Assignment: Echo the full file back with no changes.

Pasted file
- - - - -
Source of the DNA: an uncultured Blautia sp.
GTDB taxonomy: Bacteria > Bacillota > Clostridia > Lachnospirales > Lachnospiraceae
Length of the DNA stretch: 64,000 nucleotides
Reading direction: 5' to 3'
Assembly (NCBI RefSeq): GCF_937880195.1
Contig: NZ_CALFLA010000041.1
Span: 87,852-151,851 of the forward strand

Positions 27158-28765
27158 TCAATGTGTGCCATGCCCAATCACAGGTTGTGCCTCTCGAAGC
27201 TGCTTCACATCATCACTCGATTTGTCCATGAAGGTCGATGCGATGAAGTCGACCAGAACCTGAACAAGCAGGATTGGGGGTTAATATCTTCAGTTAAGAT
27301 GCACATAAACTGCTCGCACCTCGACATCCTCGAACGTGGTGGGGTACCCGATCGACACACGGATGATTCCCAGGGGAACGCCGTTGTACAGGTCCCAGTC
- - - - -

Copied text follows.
Source of the DNA: an uncultured Blautia sp.
GTDB taxonomy: Bacteria > Bacillota > Clostridia > Lachnospirales > Lachnospiraceae
Length of the DNA stretch: 64,000 nucleotides
Reading direction: 5' to 3'
Assembly (NCBI RefSeq): GCF_937880195.1
Contig: NZ_CALFLA010000041.1
Span: 87,852-151,851 of the forward strand

Positions 27158-28765
27158 TCAATGTGTGCCATGCCCAATCACAGGTTGTGCCTCTCGAAGC
27201 TGCTTCACATCATCACTCGATTTGTCCATGAAGGTCGATGCGATGAAGTCGACCAGAACCTGAACAAGCAGGATTGGGGGTTAATATCTTCAGTTAAGAT
27301 GCACATAAACTGCTCGCACCTCGACATCCTCGAACGTGGTGGGGTACCCGATCGACACACGGATGATTCCCAGGGGAACGCCGTTGTACAGGTCCCAGTC